The first time racism tickled my throat was in highschool. I was one of less than 15 African Americans in a student body of over a 1000 in a wealthy highschool where the students drove BMWs and Suburbans. During my freshman year, there was a white supremacists flyer circulating around campus and I was instantly afraid. Who could I go to? Was I safe? Could I survive here for another 4 years?
My residency and ethnicity came more into play as my high school years progressed. I was able to make friends of all races and cultures in high school and I nicknamed us “The Rainbow Tribe” because of it. However, because my city was so notorious for crime, some of my friends’ parents would not allow them to come and visit. One parent, after denying his daughter’s request to come over, said that because I was black, I could live in my city and not be harmed. This friend was not African American.
That comment has always stuck with me.
Being African American does not automatically mean you are impoverished. As a teenager, I battled against assumptions not only about my residence but the fullness (or assumed lack thereof) of my parents’ wallets. There was a constant ask if I needed financial assistance and or if I attended the school on a work study program. Neither of which was true. My mother as an engineer and my father in the service industry worked hard to provide for my sister and I ensuring that our needs and some wants were provided for. The only poverty I faced was in these attitudes and incorrect assumptions.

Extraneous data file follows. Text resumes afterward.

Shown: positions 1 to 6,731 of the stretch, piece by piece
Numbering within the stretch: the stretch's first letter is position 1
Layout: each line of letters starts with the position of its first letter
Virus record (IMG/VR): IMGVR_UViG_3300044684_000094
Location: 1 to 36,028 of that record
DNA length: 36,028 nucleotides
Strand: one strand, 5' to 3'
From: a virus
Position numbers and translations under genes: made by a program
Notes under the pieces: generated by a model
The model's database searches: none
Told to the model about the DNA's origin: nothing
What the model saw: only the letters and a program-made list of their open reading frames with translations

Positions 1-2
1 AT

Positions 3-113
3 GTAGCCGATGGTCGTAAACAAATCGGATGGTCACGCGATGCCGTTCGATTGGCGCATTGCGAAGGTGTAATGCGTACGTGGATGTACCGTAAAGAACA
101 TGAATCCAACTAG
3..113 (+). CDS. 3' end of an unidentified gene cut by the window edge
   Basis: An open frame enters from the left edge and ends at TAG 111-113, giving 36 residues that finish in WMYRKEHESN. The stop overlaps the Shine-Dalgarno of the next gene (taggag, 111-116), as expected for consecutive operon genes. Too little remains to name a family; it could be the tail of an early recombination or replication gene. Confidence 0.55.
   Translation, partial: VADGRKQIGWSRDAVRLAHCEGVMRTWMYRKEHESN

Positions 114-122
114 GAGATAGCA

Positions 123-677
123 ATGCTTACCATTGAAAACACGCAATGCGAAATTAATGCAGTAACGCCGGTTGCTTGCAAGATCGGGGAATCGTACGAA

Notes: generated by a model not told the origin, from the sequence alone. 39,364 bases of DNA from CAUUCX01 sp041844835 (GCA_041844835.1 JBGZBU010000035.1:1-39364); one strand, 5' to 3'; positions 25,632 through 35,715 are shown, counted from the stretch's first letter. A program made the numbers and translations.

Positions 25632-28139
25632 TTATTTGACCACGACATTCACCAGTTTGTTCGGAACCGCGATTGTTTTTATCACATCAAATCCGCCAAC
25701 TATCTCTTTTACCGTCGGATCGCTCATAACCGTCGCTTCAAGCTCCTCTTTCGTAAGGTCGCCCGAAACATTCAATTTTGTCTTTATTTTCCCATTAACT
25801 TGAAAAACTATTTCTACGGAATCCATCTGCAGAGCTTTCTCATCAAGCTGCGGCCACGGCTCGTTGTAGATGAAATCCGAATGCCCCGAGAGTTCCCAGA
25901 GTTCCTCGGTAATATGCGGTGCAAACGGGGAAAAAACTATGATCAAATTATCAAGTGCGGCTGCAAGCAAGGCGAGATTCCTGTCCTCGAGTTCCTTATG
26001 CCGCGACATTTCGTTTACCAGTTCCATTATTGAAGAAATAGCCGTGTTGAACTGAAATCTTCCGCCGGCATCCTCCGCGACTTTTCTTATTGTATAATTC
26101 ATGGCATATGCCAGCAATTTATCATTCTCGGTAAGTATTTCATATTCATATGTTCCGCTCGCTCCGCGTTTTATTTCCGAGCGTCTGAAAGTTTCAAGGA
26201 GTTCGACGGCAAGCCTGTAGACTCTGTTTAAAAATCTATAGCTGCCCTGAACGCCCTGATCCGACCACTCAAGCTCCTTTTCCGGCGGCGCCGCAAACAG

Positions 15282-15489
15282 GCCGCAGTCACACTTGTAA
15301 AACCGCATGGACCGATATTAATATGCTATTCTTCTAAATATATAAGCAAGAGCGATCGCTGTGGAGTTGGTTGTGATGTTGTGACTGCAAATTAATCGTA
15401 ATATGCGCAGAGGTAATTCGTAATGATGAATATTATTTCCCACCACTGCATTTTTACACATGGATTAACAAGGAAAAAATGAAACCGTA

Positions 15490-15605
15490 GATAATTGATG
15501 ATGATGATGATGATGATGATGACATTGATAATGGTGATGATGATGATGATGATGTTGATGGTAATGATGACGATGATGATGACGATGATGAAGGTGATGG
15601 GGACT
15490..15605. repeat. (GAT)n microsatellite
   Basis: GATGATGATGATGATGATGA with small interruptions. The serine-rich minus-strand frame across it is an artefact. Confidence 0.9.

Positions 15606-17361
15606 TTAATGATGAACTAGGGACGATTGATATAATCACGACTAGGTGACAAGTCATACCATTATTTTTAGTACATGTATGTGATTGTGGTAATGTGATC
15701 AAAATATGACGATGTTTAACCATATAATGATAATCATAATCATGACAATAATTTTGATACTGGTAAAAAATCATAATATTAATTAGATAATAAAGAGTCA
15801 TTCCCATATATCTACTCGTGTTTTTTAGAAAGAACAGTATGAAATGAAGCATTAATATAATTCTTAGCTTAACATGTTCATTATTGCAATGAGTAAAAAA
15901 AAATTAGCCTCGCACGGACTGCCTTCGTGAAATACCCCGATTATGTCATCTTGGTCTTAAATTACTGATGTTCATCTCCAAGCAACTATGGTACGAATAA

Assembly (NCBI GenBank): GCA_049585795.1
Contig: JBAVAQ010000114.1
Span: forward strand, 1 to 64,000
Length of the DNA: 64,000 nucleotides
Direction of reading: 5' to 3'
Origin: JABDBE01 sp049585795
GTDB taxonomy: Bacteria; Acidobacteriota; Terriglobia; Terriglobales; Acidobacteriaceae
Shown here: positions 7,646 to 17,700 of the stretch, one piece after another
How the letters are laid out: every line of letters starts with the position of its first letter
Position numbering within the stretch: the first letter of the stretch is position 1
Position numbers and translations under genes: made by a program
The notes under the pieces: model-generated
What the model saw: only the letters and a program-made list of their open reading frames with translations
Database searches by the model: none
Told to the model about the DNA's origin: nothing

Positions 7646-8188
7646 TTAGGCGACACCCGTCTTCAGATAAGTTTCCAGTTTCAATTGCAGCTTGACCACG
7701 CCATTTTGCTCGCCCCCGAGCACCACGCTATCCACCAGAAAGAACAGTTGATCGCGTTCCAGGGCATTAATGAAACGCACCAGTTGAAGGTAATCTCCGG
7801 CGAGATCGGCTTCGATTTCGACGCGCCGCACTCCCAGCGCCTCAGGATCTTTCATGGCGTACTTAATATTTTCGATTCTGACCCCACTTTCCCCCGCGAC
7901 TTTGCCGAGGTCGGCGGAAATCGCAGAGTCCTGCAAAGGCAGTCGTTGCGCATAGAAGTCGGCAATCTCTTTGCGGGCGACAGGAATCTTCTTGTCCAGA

I find myself as the African American representative either by choice or by sheer number. In most of my high school classes, I was the only one.
It was both a burden and an opportunity, and it comes with a price: You could either educate and inform or reinforce the stereotype. You had to be on your “best behavior” because you carried the entire race upon your shoulders and prepared to be subjected to inappropriate comments said either unawares or purposely while still being expected to smile, carry on, and excel in the mist of puberty and teenage angst.
I remember reading the powerful book To Kill A Mockingbird in one of my English literature classes. The teacher often read aloud. Riddled throughout the book is the “n” word and the saying of the word was included with each read aloud.
As the only African American person in the class, I felt uncomfortable each time the word was uttered in a room where some of my peers had never had a meaningful interaction with a black person. The word ricocheting off the walls in that classroom made me feel like a black dot in the middle of a white page: a target. Everytime the word was said, I was pierced leaving an empty hole in the middle.